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Genome Biology Papers Present Approach to Uncover Factors Affecting Gene Expression, Camellia Reference Genome, More

A University of California, San Francisco, team has identified a range of diseases and drugs associated the expression of ACE2, the receptor SARS-CoV-2 relies on to enter cells. In their new Genome Biology paper, the UCSF team created a semi-automated framework called GENe Expression Variance Analysis, or GENEVA, which they used to sift through 286,650 publicly available RNA-seq samples to identify drugs, diseases, and more that affect ACE2 expression. Through this, they found that cardiomyopathy, treatment with RAD140 and itraconazole, and HNF1A overexpression all affect ACE2 expression. By searching through electronic health records of COVID-19 patients, the team further found that patients with cardiomyopathy had a higher risk of mortality than patients with other cardiovascular conditions. The researchers note that while further study is needed, "our result identifies … cardiomyopathy patients as a high-risk group that needs extra protection and care."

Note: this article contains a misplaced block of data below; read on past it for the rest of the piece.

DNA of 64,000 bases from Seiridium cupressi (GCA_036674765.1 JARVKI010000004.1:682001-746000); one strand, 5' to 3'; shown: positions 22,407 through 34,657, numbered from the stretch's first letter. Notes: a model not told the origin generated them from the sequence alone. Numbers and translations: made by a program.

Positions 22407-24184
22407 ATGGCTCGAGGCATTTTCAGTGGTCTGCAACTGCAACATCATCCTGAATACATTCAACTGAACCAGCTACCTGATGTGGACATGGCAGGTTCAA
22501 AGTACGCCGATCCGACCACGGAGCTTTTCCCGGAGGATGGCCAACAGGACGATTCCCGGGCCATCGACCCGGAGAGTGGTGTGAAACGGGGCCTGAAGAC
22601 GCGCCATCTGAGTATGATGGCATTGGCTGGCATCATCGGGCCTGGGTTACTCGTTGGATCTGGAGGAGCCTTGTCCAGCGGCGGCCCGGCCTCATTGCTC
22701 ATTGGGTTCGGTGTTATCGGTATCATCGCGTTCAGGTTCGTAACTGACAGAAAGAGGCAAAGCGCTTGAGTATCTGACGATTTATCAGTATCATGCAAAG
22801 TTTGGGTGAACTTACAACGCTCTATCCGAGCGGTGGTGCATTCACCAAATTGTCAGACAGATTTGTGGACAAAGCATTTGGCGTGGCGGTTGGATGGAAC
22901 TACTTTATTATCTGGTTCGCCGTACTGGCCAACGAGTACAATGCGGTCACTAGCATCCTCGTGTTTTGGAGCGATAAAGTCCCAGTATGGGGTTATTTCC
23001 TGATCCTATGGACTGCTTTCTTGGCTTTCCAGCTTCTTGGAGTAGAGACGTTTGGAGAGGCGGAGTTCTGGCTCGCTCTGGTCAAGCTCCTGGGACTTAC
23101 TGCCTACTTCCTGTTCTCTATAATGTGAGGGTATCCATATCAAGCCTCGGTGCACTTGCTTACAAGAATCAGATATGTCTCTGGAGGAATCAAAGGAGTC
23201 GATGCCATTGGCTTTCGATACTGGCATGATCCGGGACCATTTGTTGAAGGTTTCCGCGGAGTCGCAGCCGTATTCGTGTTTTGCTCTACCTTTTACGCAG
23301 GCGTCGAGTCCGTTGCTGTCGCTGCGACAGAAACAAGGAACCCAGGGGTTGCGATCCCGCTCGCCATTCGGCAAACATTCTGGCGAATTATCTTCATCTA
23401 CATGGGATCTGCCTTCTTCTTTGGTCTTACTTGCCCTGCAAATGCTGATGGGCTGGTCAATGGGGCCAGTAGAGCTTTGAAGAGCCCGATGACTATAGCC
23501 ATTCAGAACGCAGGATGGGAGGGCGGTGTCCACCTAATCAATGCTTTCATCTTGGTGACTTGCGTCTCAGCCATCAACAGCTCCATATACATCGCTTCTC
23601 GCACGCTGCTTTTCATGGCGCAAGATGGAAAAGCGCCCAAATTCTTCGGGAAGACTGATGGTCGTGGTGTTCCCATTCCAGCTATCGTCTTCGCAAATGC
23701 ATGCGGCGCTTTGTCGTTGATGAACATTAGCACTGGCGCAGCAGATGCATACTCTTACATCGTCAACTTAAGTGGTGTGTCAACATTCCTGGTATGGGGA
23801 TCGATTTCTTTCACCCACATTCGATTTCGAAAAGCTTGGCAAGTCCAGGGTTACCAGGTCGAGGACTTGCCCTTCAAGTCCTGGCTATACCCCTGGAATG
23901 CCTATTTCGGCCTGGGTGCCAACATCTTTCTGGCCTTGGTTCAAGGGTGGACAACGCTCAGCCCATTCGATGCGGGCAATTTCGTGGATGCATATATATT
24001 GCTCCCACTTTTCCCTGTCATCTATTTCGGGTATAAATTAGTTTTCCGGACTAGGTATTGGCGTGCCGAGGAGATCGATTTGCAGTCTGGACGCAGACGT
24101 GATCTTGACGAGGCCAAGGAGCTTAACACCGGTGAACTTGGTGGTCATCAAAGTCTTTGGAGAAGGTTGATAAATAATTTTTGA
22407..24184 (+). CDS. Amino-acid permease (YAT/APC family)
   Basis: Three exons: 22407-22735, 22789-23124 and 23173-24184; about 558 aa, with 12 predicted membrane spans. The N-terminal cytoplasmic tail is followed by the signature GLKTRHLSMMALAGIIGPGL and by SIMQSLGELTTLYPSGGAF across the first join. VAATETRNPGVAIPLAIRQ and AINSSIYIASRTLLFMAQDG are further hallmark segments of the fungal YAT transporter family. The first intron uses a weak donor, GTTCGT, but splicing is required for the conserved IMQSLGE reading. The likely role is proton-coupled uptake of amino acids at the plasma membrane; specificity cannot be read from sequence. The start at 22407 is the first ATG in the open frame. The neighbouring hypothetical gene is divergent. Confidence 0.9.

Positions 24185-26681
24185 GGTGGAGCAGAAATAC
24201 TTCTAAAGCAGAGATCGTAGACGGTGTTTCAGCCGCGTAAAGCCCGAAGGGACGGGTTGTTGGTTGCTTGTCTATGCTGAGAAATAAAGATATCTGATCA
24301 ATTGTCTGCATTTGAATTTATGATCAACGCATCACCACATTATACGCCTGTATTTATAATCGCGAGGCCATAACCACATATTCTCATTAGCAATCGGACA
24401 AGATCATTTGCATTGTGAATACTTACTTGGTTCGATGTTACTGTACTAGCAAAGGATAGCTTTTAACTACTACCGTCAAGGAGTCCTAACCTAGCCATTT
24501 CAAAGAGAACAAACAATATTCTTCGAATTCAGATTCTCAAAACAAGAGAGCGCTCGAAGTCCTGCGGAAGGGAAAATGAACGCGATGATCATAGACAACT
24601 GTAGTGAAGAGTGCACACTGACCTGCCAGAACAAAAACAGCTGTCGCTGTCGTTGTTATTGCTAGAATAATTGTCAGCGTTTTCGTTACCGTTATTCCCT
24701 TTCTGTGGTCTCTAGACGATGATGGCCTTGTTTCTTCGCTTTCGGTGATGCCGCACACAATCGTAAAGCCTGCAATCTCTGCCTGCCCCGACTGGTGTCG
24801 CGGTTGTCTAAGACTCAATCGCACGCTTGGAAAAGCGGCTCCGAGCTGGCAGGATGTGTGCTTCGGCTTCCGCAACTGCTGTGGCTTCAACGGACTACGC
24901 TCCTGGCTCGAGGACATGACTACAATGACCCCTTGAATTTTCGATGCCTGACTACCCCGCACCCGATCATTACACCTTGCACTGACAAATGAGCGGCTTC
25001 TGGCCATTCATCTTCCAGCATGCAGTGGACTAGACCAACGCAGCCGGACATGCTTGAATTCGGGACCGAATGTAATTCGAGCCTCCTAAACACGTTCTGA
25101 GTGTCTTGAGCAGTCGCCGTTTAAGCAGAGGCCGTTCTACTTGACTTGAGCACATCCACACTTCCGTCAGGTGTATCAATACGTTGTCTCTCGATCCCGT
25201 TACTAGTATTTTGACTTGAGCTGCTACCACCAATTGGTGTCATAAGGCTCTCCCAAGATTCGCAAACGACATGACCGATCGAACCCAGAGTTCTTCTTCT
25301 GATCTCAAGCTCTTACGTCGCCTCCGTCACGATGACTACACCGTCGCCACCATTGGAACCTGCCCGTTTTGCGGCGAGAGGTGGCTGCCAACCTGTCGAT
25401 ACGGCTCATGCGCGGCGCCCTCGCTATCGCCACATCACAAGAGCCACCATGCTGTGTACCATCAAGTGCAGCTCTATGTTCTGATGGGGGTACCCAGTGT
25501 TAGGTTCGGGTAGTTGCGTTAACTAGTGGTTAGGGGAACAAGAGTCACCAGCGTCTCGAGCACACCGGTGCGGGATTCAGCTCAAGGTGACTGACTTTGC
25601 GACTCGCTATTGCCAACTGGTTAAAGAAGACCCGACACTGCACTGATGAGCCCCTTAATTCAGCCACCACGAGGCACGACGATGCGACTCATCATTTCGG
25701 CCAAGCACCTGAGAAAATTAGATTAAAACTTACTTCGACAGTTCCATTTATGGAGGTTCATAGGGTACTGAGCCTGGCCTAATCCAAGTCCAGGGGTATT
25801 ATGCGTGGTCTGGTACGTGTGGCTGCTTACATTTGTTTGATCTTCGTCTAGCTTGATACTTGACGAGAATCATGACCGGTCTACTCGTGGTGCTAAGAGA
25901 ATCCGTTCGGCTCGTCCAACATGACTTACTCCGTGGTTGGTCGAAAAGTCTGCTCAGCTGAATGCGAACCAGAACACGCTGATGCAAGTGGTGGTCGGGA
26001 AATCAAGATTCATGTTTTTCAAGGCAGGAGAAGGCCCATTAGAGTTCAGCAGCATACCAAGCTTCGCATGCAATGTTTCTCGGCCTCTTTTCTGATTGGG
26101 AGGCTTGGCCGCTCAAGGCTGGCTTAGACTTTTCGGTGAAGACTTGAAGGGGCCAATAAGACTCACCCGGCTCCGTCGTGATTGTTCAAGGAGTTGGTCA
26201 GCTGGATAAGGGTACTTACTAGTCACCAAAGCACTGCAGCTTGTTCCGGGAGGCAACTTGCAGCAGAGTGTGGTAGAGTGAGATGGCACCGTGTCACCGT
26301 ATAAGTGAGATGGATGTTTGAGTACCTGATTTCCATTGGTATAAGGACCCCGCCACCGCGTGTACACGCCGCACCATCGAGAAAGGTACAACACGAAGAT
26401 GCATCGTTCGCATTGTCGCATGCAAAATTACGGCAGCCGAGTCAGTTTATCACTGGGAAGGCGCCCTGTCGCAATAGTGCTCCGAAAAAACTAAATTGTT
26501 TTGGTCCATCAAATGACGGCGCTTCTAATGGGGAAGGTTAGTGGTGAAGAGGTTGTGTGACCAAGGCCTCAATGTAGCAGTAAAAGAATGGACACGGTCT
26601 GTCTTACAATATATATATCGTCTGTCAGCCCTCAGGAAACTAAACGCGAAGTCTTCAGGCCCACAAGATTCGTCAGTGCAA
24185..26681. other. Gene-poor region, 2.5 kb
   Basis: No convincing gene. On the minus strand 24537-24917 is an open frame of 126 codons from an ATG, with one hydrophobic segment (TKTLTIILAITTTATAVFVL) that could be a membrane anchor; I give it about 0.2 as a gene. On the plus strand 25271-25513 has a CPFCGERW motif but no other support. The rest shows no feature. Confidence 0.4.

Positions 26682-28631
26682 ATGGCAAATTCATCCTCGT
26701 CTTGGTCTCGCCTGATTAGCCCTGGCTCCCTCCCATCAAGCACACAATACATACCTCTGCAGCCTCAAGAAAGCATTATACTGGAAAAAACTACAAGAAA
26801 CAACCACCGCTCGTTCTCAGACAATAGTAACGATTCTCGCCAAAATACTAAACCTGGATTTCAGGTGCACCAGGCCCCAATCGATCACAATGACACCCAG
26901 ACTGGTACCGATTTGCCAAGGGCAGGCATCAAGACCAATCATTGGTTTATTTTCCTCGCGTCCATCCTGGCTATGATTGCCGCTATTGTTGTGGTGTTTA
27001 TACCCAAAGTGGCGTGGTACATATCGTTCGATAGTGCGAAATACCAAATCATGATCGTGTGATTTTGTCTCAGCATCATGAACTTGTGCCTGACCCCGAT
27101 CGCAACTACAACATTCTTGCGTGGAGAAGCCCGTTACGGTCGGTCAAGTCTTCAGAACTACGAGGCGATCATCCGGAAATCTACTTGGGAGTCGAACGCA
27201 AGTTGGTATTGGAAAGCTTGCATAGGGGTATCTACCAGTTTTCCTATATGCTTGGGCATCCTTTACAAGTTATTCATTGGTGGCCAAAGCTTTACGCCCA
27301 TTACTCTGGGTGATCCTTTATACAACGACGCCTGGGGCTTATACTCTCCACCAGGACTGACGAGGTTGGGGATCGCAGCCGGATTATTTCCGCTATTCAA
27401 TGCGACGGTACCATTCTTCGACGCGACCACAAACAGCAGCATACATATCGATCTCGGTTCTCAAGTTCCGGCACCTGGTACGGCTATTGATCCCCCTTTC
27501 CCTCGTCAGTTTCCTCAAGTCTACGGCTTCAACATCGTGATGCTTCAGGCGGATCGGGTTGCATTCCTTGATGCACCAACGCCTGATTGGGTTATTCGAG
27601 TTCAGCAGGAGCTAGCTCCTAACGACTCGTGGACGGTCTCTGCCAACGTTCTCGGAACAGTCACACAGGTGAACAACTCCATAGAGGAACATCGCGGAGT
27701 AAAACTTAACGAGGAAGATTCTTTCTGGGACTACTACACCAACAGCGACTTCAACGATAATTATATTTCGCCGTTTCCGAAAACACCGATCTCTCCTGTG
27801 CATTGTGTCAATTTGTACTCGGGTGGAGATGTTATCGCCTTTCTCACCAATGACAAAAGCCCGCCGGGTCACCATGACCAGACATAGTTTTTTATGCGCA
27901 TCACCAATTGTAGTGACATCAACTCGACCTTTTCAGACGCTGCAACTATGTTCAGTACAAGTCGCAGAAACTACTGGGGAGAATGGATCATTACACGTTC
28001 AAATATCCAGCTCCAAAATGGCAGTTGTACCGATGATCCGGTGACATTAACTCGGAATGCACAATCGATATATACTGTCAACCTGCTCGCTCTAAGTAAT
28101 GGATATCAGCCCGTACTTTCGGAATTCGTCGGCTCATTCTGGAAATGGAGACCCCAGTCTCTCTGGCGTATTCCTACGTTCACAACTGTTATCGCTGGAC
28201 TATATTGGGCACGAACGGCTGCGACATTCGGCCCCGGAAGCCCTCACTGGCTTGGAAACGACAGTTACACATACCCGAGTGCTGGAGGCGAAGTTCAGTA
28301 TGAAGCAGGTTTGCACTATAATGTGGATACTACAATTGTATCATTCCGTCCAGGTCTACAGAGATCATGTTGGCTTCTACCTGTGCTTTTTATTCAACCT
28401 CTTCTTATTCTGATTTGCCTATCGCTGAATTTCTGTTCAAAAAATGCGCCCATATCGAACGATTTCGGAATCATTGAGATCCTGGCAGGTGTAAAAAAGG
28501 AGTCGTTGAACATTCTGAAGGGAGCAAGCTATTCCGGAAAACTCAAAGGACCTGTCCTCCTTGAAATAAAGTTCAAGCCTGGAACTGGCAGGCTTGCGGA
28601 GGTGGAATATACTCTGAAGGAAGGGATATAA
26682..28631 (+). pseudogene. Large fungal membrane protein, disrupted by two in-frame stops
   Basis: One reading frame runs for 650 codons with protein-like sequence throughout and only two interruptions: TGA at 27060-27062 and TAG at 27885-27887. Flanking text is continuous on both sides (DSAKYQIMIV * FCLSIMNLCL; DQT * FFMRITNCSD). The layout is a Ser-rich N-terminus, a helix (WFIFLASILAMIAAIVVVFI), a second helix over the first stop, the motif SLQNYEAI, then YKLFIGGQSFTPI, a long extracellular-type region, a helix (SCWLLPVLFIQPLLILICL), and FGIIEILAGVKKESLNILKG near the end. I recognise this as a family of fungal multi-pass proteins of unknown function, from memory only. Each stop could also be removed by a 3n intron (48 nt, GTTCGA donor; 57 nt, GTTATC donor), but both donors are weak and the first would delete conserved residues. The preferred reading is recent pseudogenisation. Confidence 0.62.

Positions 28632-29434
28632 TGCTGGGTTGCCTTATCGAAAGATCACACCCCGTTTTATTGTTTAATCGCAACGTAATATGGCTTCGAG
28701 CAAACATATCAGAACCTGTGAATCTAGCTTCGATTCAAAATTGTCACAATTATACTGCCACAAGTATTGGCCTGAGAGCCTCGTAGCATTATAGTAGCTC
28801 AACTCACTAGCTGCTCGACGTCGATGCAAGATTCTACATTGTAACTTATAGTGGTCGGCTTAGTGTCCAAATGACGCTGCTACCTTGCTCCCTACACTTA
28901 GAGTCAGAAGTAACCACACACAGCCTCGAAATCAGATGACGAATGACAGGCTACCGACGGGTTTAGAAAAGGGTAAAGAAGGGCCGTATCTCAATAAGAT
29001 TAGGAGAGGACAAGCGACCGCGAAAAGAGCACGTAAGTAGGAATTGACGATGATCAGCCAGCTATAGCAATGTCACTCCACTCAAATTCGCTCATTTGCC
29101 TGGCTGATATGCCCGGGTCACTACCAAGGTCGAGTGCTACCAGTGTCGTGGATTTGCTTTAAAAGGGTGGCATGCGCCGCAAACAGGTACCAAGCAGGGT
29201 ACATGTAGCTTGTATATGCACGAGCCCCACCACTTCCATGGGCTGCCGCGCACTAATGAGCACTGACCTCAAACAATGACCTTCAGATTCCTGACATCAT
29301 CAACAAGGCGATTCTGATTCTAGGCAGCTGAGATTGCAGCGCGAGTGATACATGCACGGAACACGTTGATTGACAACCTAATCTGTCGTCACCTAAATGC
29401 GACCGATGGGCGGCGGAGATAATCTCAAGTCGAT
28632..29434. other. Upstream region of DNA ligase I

Researchers from the Chinese Academy of Forestry have generated a chromosome-scale reference genome for the oil-producing Camellia shrubs from alongside transcriptome sequencing data from 221 cultivars. As they report in Genome Biology, the researchers generated a 2.95-gigabase genome that included a number of repetitive elements and harbored a high level of heterozygosity. Through a genome-wide association study they conducted, the researchers additionally identified genes likely to be involved in oil production, which they said could help understand the genetic and genomic underpinnings of domestication and breeding programs. Further, they write that "[t]he linkage map and the precise variations of candidate genes can contribute to applications of the molecular marker-assisted breeding and genomic selection."

Researchers from Leiden University in the Netherlands have developed a new measure to tease out clusters from within single-cell RNA-sequencing data. Their approach, dubbed phiclust (ϕclust), is derived from random matrix theory and relies on the ϕ angle between vectors that represent the noise-free signal and the measured, noisy signal. As they report in Genome Biology, the researchers applied ϕclust to single-cell RNA-seq data from bone marrow mononuclear cells and a fetal human kidney dataset, which divvied them up into clusters, including ones representing known cell subtypes, but also ones that could not be identified previously from that data. "We hope that quantitative measures of clusterability, such as phiclust, can play an important role in making single-cell RNA-seq analysis more reproducible and robust," the researchers write.

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